New C40 and Arup Research Shows How City Governments are Changing the World

A collaborative approach to governance accelerate transformative climate action in cities, report show

On July 1, 2015, the C40 Cities Climate Leadership Group (C40) and Arup released Powering Climate Action: Cities as Global Changemakers, a report that demonstrates cities are taking substantial steps on climate action by collaborating and leveraging partnerships not only with each other, but also with the private sector and civil society.

The research quantifies and catalogues the breadth and depth of power that 66 city governments hold over assets and functions across key sectors influencing climate change. In the report, cities are classified into six different urban governance typologies to demonstrate the varying powers they hold and their ability to influence or take climate action.

The ‘Powering Climate Action’ report offers empirical confirmation of what we at C40 have witnessed over the past decade,” said C40 Director of Research, Measurement and Planning Seth Schultz. Mayors face similar challenges and seek to implement similar solutions, and this provides a basis for the collaboration we see working through the global network of C40 every day.”

According to the report, cities have complex governance structures and utilize various pathways to deliver climate action. The report establishes that cities share remarkably similar power profiles across regions and sectors, which makes them well-positioned to benefit from other cities through mutual learning and cooperation. The evidence shows that cities are taking action even where they have limited power, by collaborating with other cities and non-state actors and catalysing wider climate action in the private sector and civil society. Indeed, the research shows that 40 per cent of all transformative climate action in cities is taken through a collaborative approach to governance.

When it comes to delivering action, the way cities use their power is more important than the dimensions of power they have. Limited power need not mean limited action for cities; there is enormous potential for partnerships with other cities, private businesses, investors and civil society to further climate action,” said Paula Kirk, Arup Energy and Climate Change Leader. We hope that the insight in the report helps to improve the measurement, management and strategic planning of climate action in cities, and helping to accelerate meaningful action on climate change.”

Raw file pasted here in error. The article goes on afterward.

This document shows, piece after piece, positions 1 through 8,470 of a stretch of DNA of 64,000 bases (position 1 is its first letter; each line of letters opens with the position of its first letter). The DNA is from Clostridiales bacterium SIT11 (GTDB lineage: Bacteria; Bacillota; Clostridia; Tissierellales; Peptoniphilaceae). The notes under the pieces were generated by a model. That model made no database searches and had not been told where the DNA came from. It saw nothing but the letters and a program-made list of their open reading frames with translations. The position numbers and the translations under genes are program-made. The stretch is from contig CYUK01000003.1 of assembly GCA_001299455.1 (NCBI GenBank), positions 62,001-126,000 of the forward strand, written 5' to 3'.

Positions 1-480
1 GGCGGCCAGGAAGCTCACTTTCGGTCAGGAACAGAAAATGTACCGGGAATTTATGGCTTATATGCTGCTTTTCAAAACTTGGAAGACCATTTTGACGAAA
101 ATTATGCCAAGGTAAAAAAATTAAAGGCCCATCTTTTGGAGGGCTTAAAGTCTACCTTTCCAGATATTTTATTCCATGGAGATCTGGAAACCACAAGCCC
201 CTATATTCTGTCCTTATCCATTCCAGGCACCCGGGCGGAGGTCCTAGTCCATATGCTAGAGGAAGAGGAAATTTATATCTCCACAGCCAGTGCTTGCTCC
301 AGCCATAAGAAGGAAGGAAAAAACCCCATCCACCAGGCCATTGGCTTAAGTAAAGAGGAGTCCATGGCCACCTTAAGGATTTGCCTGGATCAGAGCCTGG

Powering Climate Action is the first report delivered under a strengthened C40-Arup partnership announced last week. The two organizations have worked together since 2009 to conduct ground-breaking research on the actions cities are taking to address climate change, and what impact these actions are achieving.

Upcoming research will include analysis of the barriers faced by city leaders in taking climate action, as well as innovative data visualisation tools to enable further engagement with C40’s data.

The full Powering Climate Action: Cities as Global Changemakers report is available to download at:

The C40 Cities Climate Leadership Group, now in its 10th year, connects more than 75 of the world’s greatest cities, representing 500+ million people and one quarter of the global economy. Created and led by cities, C40 is focused on tackling climate change and driving urban action that reduces greenhouse gas emissions and climate risks, while increasing the health, wellbeing and economic opportunities of urban citizens. The current chair of the C40 is Rio de Janeiro Mayor Eduardo Paes; three-term Mayor of New York City Michael R. Bloomberg serves as President of the Board. To learn more about the work of C40 and our cities, please visit, follow us on Twitter @c40cities and like us on Facebook at

Arup is the creative force at the heart of many of the most prominent projects in cities across the world. With 11,000 designers, planners, engineers and consultants working from 90 offices and 38 countries, Arup’s global reach and unique insight is helping cities to understand what really works.

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